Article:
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The Cost of Wearing High Heels
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The Cost of Wearing High Heels

High Heels

The high heel has become a standard when it comes to women foot wear. From short heels to sky-high platforms and from thin stilettos to broad blocks or wedges, heels has become a must-have foot-wear in every woman’s wardrobe. It can be the difference between a clear fashion statement and a plain uninteresting outfit. Unfortunately, they begin to hurt a few minutes after putting them on and most women have had to endure the pain in exchange for the stylish look it offers. The cost of wearing high heels goes beyond the damage on your budget. There are other negative impact it causes to your body, especially when worn over time.

Joint Pain

Your feet are designed to provide a good balance when carrying the weight of your body. Wearing heels forces your feet into an unbending position, stopping it from providing shock absorption and the natural balance they are designed for. This puts a lot of strain on the balls of your feet, causing your natural cushion to wear off faster. According to Women’s Health the knee is built to take a licking, but frequent high-heel use can put extra stress on the inner sides of the knees, fast-tracking the wear and tear that leads to osteoarthritis. Wearing heels forces your ankles to bend forward, a movement that could restrict circulation in your lower limbs. Over time, stiletto devotees can develop chronically taut (and shortened!) ankle and calf tendons, making walking—even in flats—painful.

Shortening of your Achilles Tendons

Walking in heels also stiffens and shortens your Achilles tendons, which anchor your calf muscles to your heels.  What this means is that high heels can actually shorten the length of your legs! According to Live Science, heels can actually create a physiologically change in the muscles and tendons around the ankles. So, when barefoot or wearing flats, the wearer can feel immense pain and stretching. Other studies have shown that although your legs won’t grow, the calf muscles will begin to stretch out after you ditch the heels and settle for a pair of flats.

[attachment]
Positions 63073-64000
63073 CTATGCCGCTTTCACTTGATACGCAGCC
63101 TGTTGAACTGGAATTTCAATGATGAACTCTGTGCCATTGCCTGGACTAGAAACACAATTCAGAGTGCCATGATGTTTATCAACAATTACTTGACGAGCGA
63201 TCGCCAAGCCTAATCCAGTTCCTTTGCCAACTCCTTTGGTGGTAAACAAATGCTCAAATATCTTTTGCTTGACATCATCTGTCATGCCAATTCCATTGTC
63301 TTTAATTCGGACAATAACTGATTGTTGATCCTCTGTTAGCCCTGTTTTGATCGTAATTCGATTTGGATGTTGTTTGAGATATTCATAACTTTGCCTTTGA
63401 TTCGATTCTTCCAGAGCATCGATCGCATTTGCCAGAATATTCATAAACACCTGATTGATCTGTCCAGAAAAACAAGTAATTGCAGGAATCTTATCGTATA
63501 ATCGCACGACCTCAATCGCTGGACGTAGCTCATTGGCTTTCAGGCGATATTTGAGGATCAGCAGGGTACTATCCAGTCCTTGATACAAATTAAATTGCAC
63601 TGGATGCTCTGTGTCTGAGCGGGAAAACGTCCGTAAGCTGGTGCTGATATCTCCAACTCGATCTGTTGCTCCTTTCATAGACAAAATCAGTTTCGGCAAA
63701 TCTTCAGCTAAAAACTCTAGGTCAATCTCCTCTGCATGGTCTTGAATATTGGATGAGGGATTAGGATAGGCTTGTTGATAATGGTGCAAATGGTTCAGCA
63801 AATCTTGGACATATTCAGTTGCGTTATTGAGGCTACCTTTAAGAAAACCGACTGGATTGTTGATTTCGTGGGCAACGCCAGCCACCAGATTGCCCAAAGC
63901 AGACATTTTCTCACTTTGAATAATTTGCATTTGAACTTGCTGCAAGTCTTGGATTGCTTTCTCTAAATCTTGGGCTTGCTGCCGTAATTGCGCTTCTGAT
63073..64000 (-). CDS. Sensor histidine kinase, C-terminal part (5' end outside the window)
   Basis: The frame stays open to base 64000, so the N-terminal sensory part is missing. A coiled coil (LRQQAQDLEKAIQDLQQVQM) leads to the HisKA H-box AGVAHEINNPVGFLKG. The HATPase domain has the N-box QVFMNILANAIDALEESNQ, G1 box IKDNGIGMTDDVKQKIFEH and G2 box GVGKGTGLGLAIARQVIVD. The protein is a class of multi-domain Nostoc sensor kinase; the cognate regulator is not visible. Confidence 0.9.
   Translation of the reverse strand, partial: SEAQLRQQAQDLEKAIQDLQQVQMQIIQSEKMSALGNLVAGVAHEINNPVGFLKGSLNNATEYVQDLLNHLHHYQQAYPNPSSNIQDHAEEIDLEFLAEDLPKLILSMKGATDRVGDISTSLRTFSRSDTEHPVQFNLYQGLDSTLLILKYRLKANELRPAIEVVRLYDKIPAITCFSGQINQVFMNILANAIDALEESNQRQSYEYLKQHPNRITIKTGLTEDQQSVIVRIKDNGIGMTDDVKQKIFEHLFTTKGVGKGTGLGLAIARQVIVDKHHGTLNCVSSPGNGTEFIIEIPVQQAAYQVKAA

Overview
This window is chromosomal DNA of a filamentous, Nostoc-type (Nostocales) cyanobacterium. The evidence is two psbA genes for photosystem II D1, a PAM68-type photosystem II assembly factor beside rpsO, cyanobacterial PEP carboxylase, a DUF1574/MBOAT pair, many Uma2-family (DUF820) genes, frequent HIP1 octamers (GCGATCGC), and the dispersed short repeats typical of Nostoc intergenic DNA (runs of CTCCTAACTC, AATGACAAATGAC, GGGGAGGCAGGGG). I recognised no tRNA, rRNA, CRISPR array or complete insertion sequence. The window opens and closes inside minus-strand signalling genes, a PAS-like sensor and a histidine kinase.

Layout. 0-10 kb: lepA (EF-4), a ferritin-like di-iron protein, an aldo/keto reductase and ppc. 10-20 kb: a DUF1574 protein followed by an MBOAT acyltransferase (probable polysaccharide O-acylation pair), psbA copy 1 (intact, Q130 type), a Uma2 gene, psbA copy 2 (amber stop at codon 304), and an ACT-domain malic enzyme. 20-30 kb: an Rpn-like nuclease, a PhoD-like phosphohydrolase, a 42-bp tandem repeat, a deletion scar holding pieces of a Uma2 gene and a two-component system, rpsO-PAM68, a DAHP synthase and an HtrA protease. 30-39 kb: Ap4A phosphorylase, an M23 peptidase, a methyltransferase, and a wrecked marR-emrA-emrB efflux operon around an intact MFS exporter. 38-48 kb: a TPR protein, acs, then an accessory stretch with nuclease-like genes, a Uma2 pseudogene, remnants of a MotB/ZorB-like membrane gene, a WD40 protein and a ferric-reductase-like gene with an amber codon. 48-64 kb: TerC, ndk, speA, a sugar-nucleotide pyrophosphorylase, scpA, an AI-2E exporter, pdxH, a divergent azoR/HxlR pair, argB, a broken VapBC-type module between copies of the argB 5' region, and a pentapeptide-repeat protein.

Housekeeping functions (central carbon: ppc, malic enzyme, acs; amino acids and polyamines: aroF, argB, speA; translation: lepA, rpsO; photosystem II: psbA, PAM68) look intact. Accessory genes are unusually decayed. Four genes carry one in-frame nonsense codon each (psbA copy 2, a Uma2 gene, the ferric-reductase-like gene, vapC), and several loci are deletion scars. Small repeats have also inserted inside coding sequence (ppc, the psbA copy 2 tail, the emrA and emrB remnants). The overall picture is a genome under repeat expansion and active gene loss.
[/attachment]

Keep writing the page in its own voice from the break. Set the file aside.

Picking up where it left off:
Lower Back Pain

Wearing heels pushes your pelvic forward especially when you walk or stand. This is responsible for the seemingly bigger butt you may have when wearing high heels. This actions puts a lot of pressure on the lower back which caused pain even after remove the heels.

Callouses and Ingrown Toenails

High heels tend to force your feet into unnatural shapes, putting pressure on the joints of your toes, the sides and back of your feet. Over time, the skin around these pressure points begin to harden (and sometimes, darken), as a result of the frequent rubbing from this shoes. This can give your feet an unflattering look and feel especially when you want to wear those nice pair of sandals! There is also the danger of ingrown toenails due to the pressure on the largest and little toe. An ingrown toenails occurs when the sides of your toes begin to grow into the flesh of your toe. It is a very painful experience.

Falling and Sprained Ankles

Flat shoes allow your weight to be evenly spread between the ball of your foot and the heel, with little pressure on your ankle. Unfortunately, heels do not allow such balance so that the ankle is forced to become the fulcrum for your entire body. Since ankles aren’t built to take that amount of pressure, falls and twisted or sprained ankles can be quite common.

Wondering what alternatives there are? Here are tips to reduce the effects of wearing high heels.


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